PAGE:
My PhD student Mohamed Khalil El Mahrsi has been studying trajectories of mobile objects as obtainable from GPS devices. He worked first on on-the-fly trajectory approximation in which one discards incoming positions in order to avoid saturating the device link and/or the trajectory database. He then moved to trajectory analysis, in a data mining sense. In this context, we considered constrained trajectories, that is movements on a road network. This gives a sort of grammar to trajectories as their structure is more or less imposed by the underlying network. Inspired by this analogy, we followed a text mining general approach coupled with graph mining algorithms (what a mix ;-). This gave interesting results in terms of recovering movement patterns that could be used for e.g. city planning. All of this is covered by the following publications:
took place on the 30th of September. Khalil gave an excellent speech in front of a large jury made of:
The summary of the thesis follows:
In this thesis, we explore two problems related to managing and mining moving object trajectories.
First, we study the problem of sampling trajectory data streams. Modern location-aware devices are capable of capturing and transmitting their position at very high rates. Storing the entirety of the trajectories provided by such devices can entail severe storage and processing overheads. Therefore, adapted sampling techniques are necessary in order to discard unneeded positions and reduce the size of the trajectories while still preserving their key spatiotemporal features. In streaming environments, this process needs to be conducted ``on-the-fly'' since the data are transient and arrive continuously. To this end, we introduce a new sampling algorithm called Spatiotemporal Stream Sampling (STSS). This algorithm is computationally-efficient and guarantees an upper bound for the approximation error introduced during the sampling process. Experimental results show that STSS achieves good performances and can compete with more sophisticated and costly approaches.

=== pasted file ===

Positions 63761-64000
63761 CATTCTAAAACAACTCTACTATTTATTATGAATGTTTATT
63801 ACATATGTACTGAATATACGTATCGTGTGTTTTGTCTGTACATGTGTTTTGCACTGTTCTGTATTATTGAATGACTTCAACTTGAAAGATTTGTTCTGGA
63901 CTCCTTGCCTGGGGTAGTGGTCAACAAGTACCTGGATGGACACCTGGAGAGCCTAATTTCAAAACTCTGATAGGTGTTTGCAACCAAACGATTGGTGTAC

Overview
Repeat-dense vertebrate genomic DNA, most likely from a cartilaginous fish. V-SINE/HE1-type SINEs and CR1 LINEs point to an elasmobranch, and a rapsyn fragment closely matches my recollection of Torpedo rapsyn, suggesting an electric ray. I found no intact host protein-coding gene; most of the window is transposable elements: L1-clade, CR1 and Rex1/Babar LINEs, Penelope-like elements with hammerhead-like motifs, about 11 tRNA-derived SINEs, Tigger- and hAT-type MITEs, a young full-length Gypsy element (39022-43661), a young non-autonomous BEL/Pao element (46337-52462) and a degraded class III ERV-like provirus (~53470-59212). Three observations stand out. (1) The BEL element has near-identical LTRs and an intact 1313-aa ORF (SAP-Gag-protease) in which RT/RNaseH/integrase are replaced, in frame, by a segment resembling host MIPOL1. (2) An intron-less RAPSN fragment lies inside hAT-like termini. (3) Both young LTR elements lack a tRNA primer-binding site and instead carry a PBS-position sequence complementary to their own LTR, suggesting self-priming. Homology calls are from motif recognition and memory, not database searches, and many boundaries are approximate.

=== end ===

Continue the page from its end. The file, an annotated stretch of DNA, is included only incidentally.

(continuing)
The second problem we study is clustering trajectory data in road network environments. Most of prior work assumed that moving objects can move freely in an Euclidean space and did not consider the presence of an underlying road network and its influence on evaluating the similarity between trajectories. We present three approaches to clustering such data: the first approach discovers clusters of trajectories that traveled along the same parts of the road network; the second approach is segment-oriented and aims to group together road segments based on trajectories that they have in common; the third approach combines both aspects and simultaneously clusters trajectories and road segments. Through extensive case studies, we show how these approaches can be used to reveal useful knowledge about flow dynamics and characterize traffic in road networks. We also provide experimental results where we evaluate the performances of our propositions.Mohamed Khalil El Mahrsi, Analyse et fouille de données de trajectoires d’objets mobiles
The thesis is available on TEL here. It's very well written and a worth read, in my opinion (shared by the referees and by the overall jury).